Remove profit from crime; stop the violent criminal

World Finance speaks to Stephen Platt, author of Criminal Capital, about why he thinks a great deal of financial crime underpins violent crime

January 16, 2015

World Finance: A lot of people might say that financial crime is nothing compared to violent crime, so surely the government should put more resources in addressing this than constantly banker bashing?
Stephen Platt: A great deal of financial crime underpins or is closely related to violent crime. So whether we take drug trafficking as an example, human trafficking, piracy, all of these are examples of predicate crimes which generate vast sums of money, which are then laundered through the financial services industry and therefore would form what you would define as financial crime. But they are predicate crime types that are committed by incredibly violent individuals who are responsible for a great deal of misery throughout the world. If what we do is take more effective steps to remove profits form those crimes by focusing on the financial aspect, we will see less violent crime.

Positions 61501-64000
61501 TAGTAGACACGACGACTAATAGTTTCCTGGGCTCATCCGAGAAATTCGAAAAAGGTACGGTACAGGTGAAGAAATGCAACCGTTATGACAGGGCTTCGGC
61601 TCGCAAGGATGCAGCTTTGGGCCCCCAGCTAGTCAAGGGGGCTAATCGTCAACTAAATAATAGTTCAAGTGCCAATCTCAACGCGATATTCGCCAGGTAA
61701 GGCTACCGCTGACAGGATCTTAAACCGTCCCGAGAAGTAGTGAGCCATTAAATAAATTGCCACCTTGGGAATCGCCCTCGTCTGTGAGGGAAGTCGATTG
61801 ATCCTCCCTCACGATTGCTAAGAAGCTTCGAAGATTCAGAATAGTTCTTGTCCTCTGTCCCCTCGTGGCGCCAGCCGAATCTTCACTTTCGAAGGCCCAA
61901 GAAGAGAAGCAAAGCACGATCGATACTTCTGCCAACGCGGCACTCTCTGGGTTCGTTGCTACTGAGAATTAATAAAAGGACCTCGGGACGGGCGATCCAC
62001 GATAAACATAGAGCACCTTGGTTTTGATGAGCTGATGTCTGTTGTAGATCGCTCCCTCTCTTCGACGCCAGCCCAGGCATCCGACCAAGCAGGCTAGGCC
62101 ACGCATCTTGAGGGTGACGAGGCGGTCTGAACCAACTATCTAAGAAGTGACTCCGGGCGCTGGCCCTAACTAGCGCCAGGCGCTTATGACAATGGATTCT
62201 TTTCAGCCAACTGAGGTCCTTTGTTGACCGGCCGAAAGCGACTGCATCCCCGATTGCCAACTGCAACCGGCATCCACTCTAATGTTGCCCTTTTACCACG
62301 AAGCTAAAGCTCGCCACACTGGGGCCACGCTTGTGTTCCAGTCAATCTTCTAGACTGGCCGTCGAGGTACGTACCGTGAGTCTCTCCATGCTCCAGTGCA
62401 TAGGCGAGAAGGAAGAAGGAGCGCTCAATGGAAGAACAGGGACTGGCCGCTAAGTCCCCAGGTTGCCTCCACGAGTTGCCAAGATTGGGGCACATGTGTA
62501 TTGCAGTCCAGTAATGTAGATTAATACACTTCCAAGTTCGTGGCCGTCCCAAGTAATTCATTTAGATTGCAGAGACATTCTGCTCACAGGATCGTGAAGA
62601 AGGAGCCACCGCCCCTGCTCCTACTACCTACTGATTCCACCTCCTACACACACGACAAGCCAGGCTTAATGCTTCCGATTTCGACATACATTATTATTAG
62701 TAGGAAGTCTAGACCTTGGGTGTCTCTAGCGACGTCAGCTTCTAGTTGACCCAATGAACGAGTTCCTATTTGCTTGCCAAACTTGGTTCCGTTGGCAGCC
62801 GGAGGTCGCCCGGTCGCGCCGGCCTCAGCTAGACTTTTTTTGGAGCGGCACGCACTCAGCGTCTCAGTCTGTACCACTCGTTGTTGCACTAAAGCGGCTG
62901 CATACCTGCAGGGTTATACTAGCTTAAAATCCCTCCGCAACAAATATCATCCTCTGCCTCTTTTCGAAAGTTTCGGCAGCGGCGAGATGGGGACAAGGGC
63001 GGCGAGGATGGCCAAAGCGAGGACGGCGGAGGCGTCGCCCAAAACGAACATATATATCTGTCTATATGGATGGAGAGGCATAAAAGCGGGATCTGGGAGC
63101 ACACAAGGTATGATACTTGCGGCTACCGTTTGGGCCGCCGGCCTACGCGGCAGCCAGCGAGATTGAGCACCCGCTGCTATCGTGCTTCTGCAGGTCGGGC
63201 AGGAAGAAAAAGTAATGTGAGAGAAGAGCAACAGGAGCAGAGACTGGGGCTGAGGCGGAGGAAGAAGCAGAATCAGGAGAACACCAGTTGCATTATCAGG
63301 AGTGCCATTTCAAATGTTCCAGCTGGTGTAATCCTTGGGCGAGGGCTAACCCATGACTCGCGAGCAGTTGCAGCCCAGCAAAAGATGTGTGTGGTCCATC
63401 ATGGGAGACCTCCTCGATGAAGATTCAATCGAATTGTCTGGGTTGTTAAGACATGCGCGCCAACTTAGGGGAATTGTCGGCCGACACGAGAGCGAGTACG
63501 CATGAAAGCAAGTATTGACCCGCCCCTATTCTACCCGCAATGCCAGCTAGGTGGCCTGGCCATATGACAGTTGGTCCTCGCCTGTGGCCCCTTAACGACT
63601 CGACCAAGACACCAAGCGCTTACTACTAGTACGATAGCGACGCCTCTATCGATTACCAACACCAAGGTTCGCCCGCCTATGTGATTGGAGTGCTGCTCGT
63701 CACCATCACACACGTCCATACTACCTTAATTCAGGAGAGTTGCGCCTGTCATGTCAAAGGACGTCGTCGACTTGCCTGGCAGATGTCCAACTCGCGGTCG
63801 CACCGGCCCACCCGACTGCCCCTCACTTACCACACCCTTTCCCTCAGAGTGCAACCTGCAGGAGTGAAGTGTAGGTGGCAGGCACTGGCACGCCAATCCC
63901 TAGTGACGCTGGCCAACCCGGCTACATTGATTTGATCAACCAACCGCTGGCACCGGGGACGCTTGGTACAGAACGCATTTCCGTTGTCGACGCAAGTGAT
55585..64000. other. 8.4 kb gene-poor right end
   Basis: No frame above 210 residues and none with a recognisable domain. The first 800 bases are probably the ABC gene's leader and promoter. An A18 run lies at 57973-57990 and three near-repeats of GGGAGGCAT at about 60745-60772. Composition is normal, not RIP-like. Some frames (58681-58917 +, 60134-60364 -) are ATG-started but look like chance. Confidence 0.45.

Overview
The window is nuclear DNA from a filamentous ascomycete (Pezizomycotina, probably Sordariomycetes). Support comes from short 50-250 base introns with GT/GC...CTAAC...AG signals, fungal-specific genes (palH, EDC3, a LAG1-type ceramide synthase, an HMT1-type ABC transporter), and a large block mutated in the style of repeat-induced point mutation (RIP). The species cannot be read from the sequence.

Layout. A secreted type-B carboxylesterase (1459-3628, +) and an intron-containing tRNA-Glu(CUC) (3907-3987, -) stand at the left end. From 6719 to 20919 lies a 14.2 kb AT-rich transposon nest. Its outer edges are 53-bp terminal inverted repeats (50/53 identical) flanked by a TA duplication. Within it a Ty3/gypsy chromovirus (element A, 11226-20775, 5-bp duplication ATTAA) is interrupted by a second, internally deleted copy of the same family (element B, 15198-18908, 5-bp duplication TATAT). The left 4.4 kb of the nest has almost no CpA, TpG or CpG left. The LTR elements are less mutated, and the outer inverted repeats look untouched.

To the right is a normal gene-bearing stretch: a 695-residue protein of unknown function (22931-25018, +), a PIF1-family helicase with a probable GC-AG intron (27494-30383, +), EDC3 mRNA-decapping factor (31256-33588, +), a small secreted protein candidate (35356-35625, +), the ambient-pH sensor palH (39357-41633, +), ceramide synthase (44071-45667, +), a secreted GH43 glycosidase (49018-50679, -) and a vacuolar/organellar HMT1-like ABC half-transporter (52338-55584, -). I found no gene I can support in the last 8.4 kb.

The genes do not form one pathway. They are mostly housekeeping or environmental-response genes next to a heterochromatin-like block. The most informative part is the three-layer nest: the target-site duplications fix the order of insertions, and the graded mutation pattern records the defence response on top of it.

A great deal of financial crime underpins or is closely related to
violent crime

If we take the drug industry, estimates are that it generates about $400bn a year. If you combine that with other criminal activity, you get to about $2.1tn. It’s a huge amount of money, ultimately controlled through the industry by some of the world’s most violent criminals.

World Finance: So what are your thoughts on illegal activities such as prostitution and drugs being put towards GDP figures?
Stephen Platt: It’s an incredibly difficult thing to do accurately. By definition, most of this is hidden conduct. It’s very difficult, economically they have their own reasons for doing it, but whenever I hear and read about it I’m instinctively uncomfortable with guesstimates of that nature, particularly given my experience of knowing just how well hidden much of the proceeds of that kind of conduct can be within the legitimate economy.